Once locked in room for boxing, Mandeep Jangra finds key to success
His opponent in the final and eventual gold-medallist, Kazakhstan's Daniyar Yeleussinov, was declared the event's best boxer. He had the talent but Mandeep said his career took direction only after he came under the aegis of former Commonwealth Games gold-medallist Akhil Kumar.
The first time Mandeep Jangra tried his hand in boxing, that too by chance rather than choice, he ended up being thrashed by none other than his own father.
But after Mandeep proved his mettle with a silver medal at the just-concluded Asian Championships, the 20-year-old was pleasantly surprised to find him at the airport to receive him.
"Previously he didn't even know where I was training, today he came to the airport to receive me," said the soft-spoken Hisar-lad, who bagged the 69kg silver medal at the Asian Championships in Amman, Jordan.
His opponent in the final and eventual gold-medallist, Kazakhstan's Daniyar Yeleussinov, was declared the event's best boxer.
Mandeep was in eighth standard when curiosity took him to a neighbourhood boxing arena where somebody taught him how to punch.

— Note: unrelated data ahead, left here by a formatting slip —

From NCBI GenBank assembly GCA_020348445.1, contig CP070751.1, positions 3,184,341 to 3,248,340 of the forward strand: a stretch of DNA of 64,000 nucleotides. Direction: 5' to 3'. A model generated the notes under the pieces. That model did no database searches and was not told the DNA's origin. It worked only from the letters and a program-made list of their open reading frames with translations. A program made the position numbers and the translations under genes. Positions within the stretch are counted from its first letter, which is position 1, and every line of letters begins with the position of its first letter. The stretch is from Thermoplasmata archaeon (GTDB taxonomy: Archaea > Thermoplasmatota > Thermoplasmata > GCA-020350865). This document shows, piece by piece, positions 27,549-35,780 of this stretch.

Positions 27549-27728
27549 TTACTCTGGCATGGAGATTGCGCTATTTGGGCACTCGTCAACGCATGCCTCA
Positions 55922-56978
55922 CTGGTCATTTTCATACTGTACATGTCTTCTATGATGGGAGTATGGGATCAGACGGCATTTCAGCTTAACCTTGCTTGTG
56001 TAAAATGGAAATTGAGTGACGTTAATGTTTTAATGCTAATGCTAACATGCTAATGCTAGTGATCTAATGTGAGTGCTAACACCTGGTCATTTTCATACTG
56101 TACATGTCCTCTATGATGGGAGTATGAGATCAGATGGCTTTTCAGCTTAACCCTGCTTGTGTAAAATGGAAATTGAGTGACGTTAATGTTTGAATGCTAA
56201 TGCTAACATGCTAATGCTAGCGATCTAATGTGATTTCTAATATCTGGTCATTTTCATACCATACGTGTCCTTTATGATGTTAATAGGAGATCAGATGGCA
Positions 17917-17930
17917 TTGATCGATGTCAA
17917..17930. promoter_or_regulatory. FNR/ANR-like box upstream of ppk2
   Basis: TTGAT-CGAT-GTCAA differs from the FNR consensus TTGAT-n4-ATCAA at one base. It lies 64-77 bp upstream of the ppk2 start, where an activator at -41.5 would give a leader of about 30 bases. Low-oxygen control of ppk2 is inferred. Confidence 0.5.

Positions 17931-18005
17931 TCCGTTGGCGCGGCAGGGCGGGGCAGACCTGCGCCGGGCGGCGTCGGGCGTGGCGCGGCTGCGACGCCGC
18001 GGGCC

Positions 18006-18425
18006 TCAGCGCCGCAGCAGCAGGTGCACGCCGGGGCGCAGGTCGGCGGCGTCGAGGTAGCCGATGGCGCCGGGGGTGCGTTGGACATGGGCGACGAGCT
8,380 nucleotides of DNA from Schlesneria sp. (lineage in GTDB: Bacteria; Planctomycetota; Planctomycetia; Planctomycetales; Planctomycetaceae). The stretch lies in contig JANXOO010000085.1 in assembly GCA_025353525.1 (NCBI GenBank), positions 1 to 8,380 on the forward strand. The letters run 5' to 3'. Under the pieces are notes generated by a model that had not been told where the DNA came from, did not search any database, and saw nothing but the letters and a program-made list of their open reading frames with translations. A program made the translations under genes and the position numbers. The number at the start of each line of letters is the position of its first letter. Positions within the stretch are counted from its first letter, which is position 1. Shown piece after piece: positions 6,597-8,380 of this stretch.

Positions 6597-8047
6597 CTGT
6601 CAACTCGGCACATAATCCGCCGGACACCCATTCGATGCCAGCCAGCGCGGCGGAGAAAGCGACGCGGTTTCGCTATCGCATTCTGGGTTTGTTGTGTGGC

"Boxing was never on my mind as a career. I just went to see a bout and there somebody taught me how to punch. I ended up coming late to home and when I told where I was, dad thrashed me and locked me in a room," he recalled.
"Then we struck a deal. He said 'do what you feel like but get good marks' and I followed that. Then I went back to boxing, once again my mom complained to dad but this time he did not bash me.
"I thought, since it's neither a yes nor a no, let me just continue and I ended up getting a gold medal at the district championships," he said.
"It took me one year to convince my parents but I succeeded."
He had the talent but Mandeep said his career took direction only after he came under the aegis of former Commonwealth Games gold-medallist Akhil Kumar.
"I met him in 2004 and started following his style because I found it very attractive. He noticed me and decided to mentor me," said the 20-year-old.
"I had heard his name and he turned out to be a good man too," added the youngster, who has requested Sports Authority of India to allow Akhil to mentor him in the national camp.
"He can curse me when I am doing badly because it shows how much he cares. I always want to remain his protege because he has shaped my career."
Competitive boxing, Mandeep said, also helped him in anger management.
"My temper is bad and boxing helped me channelise this emotion. I could take out the frustration in the ring without causing any damage," he said with a smile.
Mandeep, who got a gold medal in his debut senior international event, said he would head straight to Patiala now and start training for the World Championships in October.